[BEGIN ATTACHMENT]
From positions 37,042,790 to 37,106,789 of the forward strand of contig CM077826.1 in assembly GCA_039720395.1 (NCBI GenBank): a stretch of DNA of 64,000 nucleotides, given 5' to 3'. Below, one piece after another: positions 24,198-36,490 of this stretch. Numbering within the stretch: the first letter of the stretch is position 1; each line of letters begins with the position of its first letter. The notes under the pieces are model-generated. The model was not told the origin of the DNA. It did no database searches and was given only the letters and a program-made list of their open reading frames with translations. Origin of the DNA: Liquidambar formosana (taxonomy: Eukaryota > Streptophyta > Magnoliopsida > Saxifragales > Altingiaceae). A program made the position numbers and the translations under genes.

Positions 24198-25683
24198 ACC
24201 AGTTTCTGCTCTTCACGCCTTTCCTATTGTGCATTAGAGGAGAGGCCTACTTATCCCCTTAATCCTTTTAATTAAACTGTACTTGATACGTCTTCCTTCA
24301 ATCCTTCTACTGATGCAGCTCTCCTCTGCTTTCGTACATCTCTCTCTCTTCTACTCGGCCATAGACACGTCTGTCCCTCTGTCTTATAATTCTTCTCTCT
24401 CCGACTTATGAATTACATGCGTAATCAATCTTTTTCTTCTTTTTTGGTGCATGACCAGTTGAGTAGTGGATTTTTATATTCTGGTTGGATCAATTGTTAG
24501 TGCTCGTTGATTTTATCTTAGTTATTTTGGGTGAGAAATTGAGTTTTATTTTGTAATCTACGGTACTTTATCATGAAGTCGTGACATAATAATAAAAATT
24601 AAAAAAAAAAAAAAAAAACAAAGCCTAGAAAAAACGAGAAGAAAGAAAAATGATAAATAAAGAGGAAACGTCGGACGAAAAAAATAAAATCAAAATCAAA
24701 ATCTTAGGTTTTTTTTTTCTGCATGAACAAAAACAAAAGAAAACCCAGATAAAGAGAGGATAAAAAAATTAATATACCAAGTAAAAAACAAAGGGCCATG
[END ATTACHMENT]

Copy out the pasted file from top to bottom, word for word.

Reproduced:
From positions 37,042,790 to 37,106,789 of the forward strand of contig CM077826.1 in assembly GCA_039720395.1 (NCBI GenBank): a stretch of DNA of 64,000 nucleotides, given 5' to 3'. Below, one piece after another: positions 24,198-36,490 of this stretch. Numbering within the stretch: the first letter of the stretch is position 1; each line of letters begins with the position of its first letter. The notes under the pieces are model-generated. The model was not told the origin of the DNA. It did no database searches and was given only the letters and a program-made list of their open reading frames with translations. Origin of the DNA: Liquidambar formosana (taxonomy: Eukaryota > Streptophyta > Magnoliopsida > Saxifragales > Altingiaceae). A program made the position numbers and the translations under genes.

Positions 24198-25683
24198 ACC
24201 AGTTTCTGCTCTTCACGCCTTTCCTATTGTGCATTAGAGGAGAGGCCTACTTATCCCCTTAATCCTTTTAATTAAACTGTACTTGATACGTCTTCCTTCA
24301 ATCCTTCTACTGATGCAGCTCTCCTCTGCTTTCGTACATCTCTCTCTCTTCTACTCGGCCATAGACACGTCTGTCCCTCTGTCTTATAATTCTTCTCTCT
24401 CCGACTTATGAATTACATGCGTAATCAATCTTTTTCTTCTTTTTTGGTGCATGACCAGTTGAGTAGTGGATTTTTATATTCTGGTTGGATCAATTGTTAG
24501 TGCTCGTTGATTTTATCTTAGTTATTTTGGGTGAGAAATTGAGTTTTATTTTGTAATCTACGGTACTTTATCATGAAGTCGTGACATAATAATAAAAATT
24601 AAAAAAAAAAAAAAAAAACAAAGCCTAGAAAAAACGAGAAGAAAGAAAAATGATAAATAAAGAGGAAACGTCGGACGAAAAAAATAAAATCAAAATCAAA
24701 ATCTTAGGTTTTTTTTTTCTGCATGAACAAAAACAAAAGAAAACCCAGATAAAGAGAGGATAAAAAAATTAATATACCAAGTAAAAAACAAAGGGCCATG